Press

Can we trust our Council with the future of parks and open spaces? - Bristol Post, 27 April 2020

Readers of the Post will have seen reports about the ongoing dispute over community access to 20 acres of open space at Stoke Lodge in BS9. It's generally portrayed as a row about a fence. It's not. Here's why it matters to people right across Bristol.


Cotham School's lease was granted when it converted to being an academy in September 2011. That's an automatic process, there's no consultation involved - but BCC had already held a public consultation a year before, in 2010, about whether to fence off the playing fields. Following that consultation, the BCC Cabinet decided that no fencing should be erected at Stoke Lodge and that the land would continue to be shared – school and community together – as it had been for decades.


And those terms were written into the lease – the school's rights to use Stoke Lodge are 'subject to all existing rights and use of the property, including use by the community'.  Bear in mind that the school doesn't pay a penny for the lease – it cuts the grass, but it negotiated for the Council to be responsible for all the trees and boundaries. That doesn't normally happen, with public money, on land that's purely for academy use. The school understood the deal for many years – it's documented in governing body minutes. But recently it has started to describe Stoke Lodge as its 'private property' and 'business premises'.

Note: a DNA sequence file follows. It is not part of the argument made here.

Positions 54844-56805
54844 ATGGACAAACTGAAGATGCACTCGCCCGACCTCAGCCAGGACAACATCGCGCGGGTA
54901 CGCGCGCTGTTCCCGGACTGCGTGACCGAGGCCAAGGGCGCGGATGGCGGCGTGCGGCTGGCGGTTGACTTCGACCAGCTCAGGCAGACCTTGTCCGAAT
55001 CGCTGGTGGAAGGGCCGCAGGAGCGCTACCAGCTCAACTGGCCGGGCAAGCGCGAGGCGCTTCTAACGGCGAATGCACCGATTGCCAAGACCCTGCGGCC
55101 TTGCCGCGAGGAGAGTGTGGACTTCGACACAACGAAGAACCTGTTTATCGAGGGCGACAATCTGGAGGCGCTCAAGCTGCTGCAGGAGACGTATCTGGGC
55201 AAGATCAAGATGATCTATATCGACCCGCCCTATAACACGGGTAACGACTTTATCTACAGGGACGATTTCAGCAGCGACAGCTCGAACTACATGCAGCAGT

In response to pressure from Cotham, Council officers made a sequence of decisions in late 2018 that allowed the school to put up security fencing with no transparency and no public consultation – elected Councillors were also kept out of it, even though officers were overturning a Cabinet decision.


Why should this matter to you? 


Well, for one thing the Council needs to build three more secondary schools, and those schools will all need playing fields. What if the location they choose is your local green space? Oh, you might have a public consultation, you might be given promises about continued public access, you might have special terms written in the lease. But in ten years' time you might also find yourselves, like BS9 residents, standing outside locked gates at a time when you are most in need of local open space for safe exercise.


And fundamentally it's about democracy and proper process. If our Council can freely overturn decisions made after public consultation, then what guarantee does any of us have about how it will act in future? If our Council, as the owner and landlord of this historic parkland, won't enforce the rights of Bristol citizens and taxpayers – rights that it wrote into the school's lease – then does it really have the interests of its citizens at heart? Can we trust our Council with the future of our parks and open spaces?

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